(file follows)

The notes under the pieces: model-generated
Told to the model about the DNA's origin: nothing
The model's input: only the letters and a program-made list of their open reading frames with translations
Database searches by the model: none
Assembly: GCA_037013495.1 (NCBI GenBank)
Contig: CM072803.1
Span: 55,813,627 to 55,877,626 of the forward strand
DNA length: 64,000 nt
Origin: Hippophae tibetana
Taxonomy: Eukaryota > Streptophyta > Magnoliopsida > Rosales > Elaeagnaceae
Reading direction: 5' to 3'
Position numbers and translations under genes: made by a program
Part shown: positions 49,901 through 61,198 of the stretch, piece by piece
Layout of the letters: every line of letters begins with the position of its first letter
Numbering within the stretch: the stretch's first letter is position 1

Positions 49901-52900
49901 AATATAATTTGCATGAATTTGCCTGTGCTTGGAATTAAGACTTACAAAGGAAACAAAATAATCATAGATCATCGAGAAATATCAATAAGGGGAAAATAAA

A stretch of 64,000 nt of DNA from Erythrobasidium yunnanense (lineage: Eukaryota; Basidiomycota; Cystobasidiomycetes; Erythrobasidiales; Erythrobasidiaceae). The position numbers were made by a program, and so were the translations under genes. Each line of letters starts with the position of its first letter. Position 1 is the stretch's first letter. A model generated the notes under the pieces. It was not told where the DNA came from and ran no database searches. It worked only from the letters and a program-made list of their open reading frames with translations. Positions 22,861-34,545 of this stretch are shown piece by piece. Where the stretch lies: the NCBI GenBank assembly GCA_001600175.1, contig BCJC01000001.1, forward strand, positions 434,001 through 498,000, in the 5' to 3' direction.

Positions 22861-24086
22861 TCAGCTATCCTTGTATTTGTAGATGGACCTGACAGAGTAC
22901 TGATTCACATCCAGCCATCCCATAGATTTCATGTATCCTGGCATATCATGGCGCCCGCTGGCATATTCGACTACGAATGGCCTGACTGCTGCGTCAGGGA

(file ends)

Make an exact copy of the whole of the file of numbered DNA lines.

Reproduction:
The notes under the pieces: model-generated
Told to the model about the DNA's origin: nothing
The model's input: only the letters and a program-made list of their open reading frames with translations
Database searches by the model: none
Assembly: GCA_037013495.1 (NCBI GenBank)
Contig: CM072803.1
Span: 55,813,627 to 55,877,626 of the forward strand
DNA length: 64,000 nt
Origin: Hippophae tibetana
Taxonomy: Eukaryota > Streptophyta > Magnoliopsida > Rosales > Elaeagnaceae
Reading direction: 5' to 3'
Position numbers and translations under genes: made by a program
Part shown: positions 49,901 through 61,198 of the stretch, piece by piece
Layout of the letters: every line of letters begins with the position of its first letter
Numbering within the stretch: the stretch's first letter is position 1

Positions 49901-52900
49901 AATATAATTTGCATGAATTTGCCTGTGCTTGGAATTAAGACTTACAAAGGAAACAAAATAATCATAGATCATCGAGAAATATCAATAAGGGGAAAATAAA

A stretch of 64,000 nt of DNA from Erythrobasidium yunnanense (lineage: Eukaryota; Basidiomycota; Cystobasidiomycetes; Erythrobasidiales; Erythrobasidiaceae). The position numbers were made by a program, and so were the translations under genes. Each line of letters starts with the position of its first letter. Position 1 is the stretch's first letter. A model generated the notes under the pieces. It was not told where the DNA came from and ran no database searches. It worked only from the letters and a program-made list of their open reading frames with translations. Positions 22,861-34,545 of this stretch are shown piece by piece. Where the stretch lies: the NCBI GenBank assembly GCA_001600175.1, contig BCJC01000001.1, forward strand, positions 434,001 through 498,000, in the 5' to 3' direction.

Positions 22861-24086
22861 TCAGCTATCCTTGTATTTGTAGATGGACCTGACAGAGTAC
22901 TGATTCACATCCAGCCATCCCATAGATTTCATGTATCCTGGCATATCATGGCGCCCGCTGGCATATTCGACTACGAATGGCCTGACTGCTGCGTCAGGGA